We live in a world increasingly dominated by technology and the internet. Given the rapid development of the internet, there is a danger that data protection law will fall out of touch with the purpose it seeks to protect.
We live in a world increasingly dominated by technology and the internet. At the touch of a button, we can access almost any information we desire. Innovations in technology occur almost on a daily basis, providing access to the internet via computers, laptops, tablets, and even mobile phones. As we become more and more dependant on accessing the internet in our day to day lives, we increasingly subject ourselves to exposure of our personal data.
Data protection law: out of touch?
If we cast our minds back to 1999, and the release of a landmark mobile phone which revolutionised the way we contact each other, we would hardly recognise the modern day equivalent; such has been the rapid progression in technology. Currently, European data protection laws take reference from a piece of legislation from 1995. Given the rapid development of the internet, there is a danger (if this has not already been realised) that data protection law will fall out of touch with the purpose it seeks to protect.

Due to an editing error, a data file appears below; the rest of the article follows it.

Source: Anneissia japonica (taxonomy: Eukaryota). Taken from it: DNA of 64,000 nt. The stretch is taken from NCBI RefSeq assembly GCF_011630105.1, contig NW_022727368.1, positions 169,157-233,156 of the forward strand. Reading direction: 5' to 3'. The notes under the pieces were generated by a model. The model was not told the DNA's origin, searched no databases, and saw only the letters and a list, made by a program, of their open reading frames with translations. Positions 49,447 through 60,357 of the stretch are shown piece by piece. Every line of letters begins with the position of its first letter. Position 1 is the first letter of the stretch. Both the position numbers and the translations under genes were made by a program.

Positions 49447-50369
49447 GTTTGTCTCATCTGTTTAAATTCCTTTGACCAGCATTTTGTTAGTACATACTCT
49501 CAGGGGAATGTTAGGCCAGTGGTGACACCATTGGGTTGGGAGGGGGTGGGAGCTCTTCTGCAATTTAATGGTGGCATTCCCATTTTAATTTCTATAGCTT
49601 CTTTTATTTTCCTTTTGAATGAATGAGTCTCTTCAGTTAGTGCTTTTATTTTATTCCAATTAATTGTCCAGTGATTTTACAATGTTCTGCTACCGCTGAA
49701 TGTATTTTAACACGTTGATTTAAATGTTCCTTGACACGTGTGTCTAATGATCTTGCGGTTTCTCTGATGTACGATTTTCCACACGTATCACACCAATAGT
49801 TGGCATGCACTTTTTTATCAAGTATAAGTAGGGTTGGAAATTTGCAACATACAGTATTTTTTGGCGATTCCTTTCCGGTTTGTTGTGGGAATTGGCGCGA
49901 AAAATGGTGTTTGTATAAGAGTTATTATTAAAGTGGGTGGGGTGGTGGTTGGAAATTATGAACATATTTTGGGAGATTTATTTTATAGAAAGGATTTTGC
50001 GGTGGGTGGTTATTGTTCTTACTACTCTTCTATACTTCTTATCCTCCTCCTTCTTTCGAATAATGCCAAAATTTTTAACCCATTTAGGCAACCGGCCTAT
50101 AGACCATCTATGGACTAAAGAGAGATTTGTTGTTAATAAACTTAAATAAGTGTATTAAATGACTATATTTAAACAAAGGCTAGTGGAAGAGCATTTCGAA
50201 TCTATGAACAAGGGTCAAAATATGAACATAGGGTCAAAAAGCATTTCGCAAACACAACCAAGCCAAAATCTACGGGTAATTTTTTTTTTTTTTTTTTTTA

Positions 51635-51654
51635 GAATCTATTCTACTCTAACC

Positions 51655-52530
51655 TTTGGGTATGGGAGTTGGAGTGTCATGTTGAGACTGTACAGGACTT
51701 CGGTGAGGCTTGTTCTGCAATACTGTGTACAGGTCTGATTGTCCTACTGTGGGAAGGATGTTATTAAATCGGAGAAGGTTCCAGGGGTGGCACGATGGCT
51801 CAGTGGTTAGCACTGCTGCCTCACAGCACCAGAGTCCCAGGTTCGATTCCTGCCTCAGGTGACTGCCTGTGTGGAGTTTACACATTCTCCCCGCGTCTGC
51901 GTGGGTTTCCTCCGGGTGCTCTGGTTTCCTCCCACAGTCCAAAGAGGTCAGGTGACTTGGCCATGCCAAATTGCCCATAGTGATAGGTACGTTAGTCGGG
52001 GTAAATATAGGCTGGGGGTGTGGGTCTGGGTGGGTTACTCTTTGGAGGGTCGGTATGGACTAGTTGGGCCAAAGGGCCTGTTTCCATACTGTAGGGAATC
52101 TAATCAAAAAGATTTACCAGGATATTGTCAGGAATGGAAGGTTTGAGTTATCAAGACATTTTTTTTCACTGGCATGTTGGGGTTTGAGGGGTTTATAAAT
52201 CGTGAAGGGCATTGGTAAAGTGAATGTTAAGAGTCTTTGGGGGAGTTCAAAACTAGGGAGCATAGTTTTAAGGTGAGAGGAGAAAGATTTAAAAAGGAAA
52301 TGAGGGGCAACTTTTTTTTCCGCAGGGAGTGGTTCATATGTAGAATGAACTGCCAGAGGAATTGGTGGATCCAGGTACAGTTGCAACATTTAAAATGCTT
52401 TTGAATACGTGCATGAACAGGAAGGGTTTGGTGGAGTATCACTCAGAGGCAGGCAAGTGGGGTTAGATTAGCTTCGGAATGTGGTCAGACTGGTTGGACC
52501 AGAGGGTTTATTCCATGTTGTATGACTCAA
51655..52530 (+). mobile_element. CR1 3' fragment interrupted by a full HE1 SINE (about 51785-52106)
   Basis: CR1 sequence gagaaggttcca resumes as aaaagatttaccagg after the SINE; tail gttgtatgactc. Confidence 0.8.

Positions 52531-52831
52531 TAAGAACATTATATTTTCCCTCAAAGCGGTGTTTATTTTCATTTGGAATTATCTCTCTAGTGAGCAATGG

How is this being rectified?
For this reason the European Commission proposed a sweeping reform of the law in January 2012. The proposed regulation seeks to address the increasing concern for the general public that their personal information is not secure; providing more transparency as well as streamlining data processing for companies.
At present there are various complex issues faced by Data Privacy. These include ‘cloud’ data storage privacy as well as data transfers between countries (including the current issues surrounding ‘safe harbour’ data transfers between the EU and the USA) and whose jurisdiction this data falls under when such transfers are taking place.
It goes without saying that for international companies the proposed regulation is of particular interest. The data privacy market is currently a dynamic one, as companies are made increasingly aware of the consequences of breach of data protection laws. This is evident in the press, which has publicised the repercussions faced by several blue chip organisations which have fallen foul of the laws.
It will be interesting to see, once the EU regulation comes into fruition, what impact this will have on the data privacy recruitment market.
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